Heinz Ketchup puts QR codes on bottles to support veterans

Now in its second year, the Our Turn To Serve program will donate up to $250,000 to help injured military personnel as they return to the United States.

Next time you’re at a restaurant, the bottle of ketchup on your table may do more than just add flavor to your food. If you have a smartphone, it could help an injured veteran.

That’s because Heinz is partnering with the Wounded Warrior Project for the Our Turn to Serve project, through which smartphone owners can scan QR codes on a bottle of Heinz ketchup. For each scan that prompts a user to send a thank-you note to military servicemen and servicewomen, Heinz donates $1 to Wounded Warrior, up to $250,000.

Instead of a message in a bottle, you can send a message with a bottle.

This is the campaign’s second year, following a 2011 campaign that reached its $200,000 goal. Scott Bacco, Brand Manager of Heinz Ketchup, Condiments & Sauces for Heinz Foodservice says he expects the company to reach its donation ceiling again in 2012. It’s already well on its way.

Simple choices

Heinz partnered with the Wounded Warrior project in 2011 for Our Turn to Serve, but the project is really part of a long history of supporting veterans, Bacco says.

“During World War II, the company re-fitted part of its Pittsburgh factory to produce glider planes and parts and provided almost half of Heinz’s total food production to the Allied armed forces,” he says.

Bacco didn’t offer extensive details about how Heinz’s partnership with Wounded Warrior came to pass, but he said the company was looking for a way to honor veterans when “the opportunity to partner with Wounded Warrior Project presented itself.”

The project kicked off Oct. 5, 2011; this year it began Sept. 28 and the donation portion will last through July 1.

Bacco explains that the company chose to put QR codes on its bottles because they’re simple and effective.

“Whether it’s in a restaurant while people are waiting for their food or at home while they’re sitting down to the dinner table, a QR code reaches consumers directly at the point of consumption,” he says. “We hope that this accessibility makes it easier for people to get involved.”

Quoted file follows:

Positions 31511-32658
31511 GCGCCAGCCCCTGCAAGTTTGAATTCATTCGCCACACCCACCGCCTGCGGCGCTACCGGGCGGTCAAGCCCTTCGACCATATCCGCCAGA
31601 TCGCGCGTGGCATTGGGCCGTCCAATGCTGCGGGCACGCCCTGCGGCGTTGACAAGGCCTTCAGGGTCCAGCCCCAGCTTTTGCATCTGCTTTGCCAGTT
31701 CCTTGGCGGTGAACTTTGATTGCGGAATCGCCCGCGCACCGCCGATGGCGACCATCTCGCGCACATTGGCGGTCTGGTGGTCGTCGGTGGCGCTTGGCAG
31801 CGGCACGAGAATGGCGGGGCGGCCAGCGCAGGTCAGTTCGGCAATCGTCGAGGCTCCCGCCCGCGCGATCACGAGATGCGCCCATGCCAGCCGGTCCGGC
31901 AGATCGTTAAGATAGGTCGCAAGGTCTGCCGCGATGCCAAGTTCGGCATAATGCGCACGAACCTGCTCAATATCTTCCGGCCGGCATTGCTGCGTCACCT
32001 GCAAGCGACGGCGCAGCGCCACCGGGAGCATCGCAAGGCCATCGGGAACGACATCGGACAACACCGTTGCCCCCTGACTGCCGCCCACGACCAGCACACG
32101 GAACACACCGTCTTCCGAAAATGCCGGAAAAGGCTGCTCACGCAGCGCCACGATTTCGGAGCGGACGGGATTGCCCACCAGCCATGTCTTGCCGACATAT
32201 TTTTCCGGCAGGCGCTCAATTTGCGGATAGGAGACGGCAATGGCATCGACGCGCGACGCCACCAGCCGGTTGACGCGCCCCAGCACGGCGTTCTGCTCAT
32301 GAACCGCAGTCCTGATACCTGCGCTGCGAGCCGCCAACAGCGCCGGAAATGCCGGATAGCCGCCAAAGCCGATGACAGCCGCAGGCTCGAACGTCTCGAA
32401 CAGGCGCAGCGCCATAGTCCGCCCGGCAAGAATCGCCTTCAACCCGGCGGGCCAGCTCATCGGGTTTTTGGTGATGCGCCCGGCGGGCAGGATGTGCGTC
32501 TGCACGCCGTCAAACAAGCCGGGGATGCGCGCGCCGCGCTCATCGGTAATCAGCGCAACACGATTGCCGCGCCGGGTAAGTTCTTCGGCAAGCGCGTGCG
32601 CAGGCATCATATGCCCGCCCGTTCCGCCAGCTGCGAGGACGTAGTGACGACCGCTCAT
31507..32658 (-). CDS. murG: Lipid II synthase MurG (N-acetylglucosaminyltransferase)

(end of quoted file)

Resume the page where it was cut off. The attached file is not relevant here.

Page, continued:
The codes are on bottles available at participating restaurants and on bottles people can buy in grocery stores, Bacco says.

Other avenues

Ketchup lovers who don’t have smartphones can do their part, too, he says. Each bottle also has the URL for the Our Turn to Serve mini-site, where people can choose thank-you e-cards to send.

Folks can also participate via social media. For each Facebook or Twitter message people send—and they’re prompted to do so after sending a thank-you card—Heinz donates an additional 57 cents to Wounded Warrior.

“Last year’s program showed us that the Our Turn to Serve campaign is something that our fans can rally around and actively endorse,” Bacco says.

Changes and response

According to a YouTube video about the 2011 project, more than a half-million people scanned QR codes on Heinz ketchup bottles during that campaign. People sent almost 75,000 personalized notes to veterans. In that version of the program, Heinz donated 57 cents to Wounded Warrior for each note or “like” on Facebook.

This year, “likes” aren’t part of the equation, but Bacco says he expects the company will reach its donation goal, just as it did in 2011. In just a few weeks, people have already sent more than 76,000 thank-you cards.

“We’ve also seen thousands of shares through social media,” Bacco says.

Heinz’s initial Facebook post about Our Turn to Serve netted nearly 2,000 “likes” and was shared about 450 times. Subsequent posts have earned hundreds of “likes” and dozens of shares each.

Matt Wilson is a staff writer for Ragan.com.

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